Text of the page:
in

Rick and Morty S6E6: “JuRicksic Mort”—Sh*t, They’re Coming Back!

The following contains spoilers for Rick and Morty S6E6, “JuRicksic Mort.”


Well, I know last week I pointed to Rick Sanchez becoming a little more human as a character, and the lack of portal travel pushing them into different storytelling avenues. One week later, Rick and Morty S6E6 “JuRicksic Mort,” neither is applicable. And that’s a good thing, because it keeps the series unpredictable (and yet continuing a hot streak of quality) before a midseason hiatus–and could be a turning point for the season’s second half. 

This episode reminds us of a time when dinosaurs ruled the world…just not in the way we might think. The arrival of uh…Arrival-looking ships, dinosaurs return to Earth. And they talk! At a UN council, the dinosaurs are surprised to see that there aren’t any left. They wonder if they left behind any evidence of their existence, as a Saudi leader sweats. They explain that for millions of years, they’ve colonized planets, elevated them to their highest level of harmonious existence, and moving onto the next one and leaving behind some of their brethren to maintain the paradise. 

These benevolent beings politely re-assert control of Earth, putting it into a state of “permanent vacation” for the humans: crops grow in abundance, goods are free, and capitalism no longer exists. There is literally nothing to worry about. And people hate it. Or rather, mostly everyone: Rick and Jerry are totally content with doing nothing, and when the rest of the Smith family asks Jerry how he does it, he is finally inspired to print and publish his book “Never Trying Never Fails” (which the dinosaurs publish without crediting him).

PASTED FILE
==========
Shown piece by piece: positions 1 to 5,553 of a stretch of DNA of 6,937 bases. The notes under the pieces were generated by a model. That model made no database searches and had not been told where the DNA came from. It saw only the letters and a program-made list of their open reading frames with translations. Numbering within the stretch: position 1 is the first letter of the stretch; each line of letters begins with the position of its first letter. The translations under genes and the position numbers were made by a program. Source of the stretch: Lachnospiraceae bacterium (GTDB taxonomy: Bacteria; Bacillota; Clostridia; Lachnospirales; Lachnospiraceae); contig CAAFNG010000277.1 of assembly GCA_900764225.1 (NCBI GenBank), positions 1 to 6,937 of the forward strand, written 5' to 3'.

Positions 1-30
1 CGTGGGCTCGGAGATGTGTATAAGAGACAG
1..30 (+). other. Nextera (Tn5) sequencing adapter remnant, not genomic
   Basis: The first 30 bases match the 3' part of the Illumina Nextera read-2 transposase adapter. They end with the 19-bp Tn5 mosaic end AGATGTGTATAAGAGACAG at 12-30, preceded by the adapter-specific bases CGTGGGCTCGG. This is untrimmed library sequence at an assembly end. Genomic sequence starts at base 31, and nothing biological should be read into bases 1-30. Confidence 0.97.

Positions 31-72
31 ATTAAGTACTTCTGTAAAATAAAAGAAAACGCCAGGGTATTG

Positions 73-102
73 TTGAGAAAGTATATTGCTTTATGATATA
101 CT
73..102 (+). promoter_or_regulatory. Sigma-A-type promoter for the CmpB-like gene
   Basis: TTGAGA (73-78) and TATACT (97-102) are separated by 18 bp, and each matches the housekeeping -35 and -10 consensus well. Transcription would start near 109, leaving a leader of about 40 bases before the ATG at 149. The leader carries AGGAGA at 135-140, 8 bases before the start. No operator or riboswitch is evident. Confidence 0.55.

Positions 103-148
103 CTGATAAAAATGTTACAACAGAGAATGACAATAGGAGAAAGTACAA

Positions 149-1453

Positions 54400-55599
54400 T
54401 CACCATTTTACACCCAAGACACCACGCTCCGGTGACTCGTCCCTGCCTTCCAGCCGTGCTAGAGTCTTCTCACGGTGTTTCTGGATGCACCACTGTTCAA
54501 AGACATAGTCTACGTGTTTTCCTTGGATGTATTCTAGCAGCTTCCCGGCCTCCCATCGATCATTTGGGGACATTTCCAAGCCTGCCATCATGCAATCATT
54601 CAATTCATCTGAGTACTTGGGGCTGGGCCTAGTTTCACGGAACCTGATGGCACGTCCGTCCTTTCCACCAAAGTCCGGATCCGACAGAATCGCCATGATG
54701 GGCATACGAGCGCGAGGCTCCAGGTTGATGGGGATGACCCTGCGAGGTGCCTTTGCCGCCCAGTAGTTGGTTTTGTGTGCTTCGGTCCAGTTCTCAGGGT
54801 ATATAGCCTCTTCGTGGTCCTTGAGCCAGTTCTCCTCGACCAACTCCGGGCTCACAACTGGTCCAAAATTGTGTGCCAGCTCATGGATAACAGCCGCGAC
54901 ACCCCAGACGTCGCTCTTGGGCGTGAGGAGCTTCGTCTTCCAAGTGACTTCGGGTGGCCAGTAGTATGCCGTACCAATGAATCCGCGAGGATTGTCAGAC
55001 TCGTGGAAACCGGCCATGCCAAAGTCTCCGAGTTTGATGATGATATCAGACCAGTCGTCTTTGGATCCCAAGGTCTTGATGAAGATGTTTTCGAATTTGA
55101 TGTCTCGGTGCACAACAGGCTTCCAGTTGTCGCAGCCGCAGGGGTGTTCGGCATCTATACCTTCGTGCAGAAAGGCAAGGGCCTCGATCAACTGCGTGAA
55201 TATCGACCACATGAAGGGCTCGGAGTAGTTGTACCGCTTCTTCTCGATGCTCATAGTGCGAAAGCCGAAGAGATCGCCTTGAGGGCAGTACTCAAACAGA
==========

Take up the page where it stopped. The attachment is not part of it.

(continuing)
Nobody seems to hate this new way of life more, however, than the President. He finally coerces Rick to help him get things back to the way they were by granting Rick’s biggest request: to host the Oscars. I’m not sure why that was so high on Rick’s list of things he wanted to do—perhaps just to wreak havok on a ceremony that tends to boil down to celebrities smelling their own farts—but the payoff wasn’t that satisfying (besides Rick stating “Every moment at the Oscars is scripted…even that one thing.”)

Rick and Morty are backstage at the Oscars.

Rick’s pettiness is seemingly off the charts this week. When Morty not-so-subtly remarks on the lack of portal travel, Rick retorts that he’s got “a process” by which every time the portal gun is mentioned to him, he deliberately sets back progress just so Morty will learn to stop asking about it. When the dinosaurs present Rick with an advanced portal gun where you can actually see where you’re going, Rick spitefully crushes it.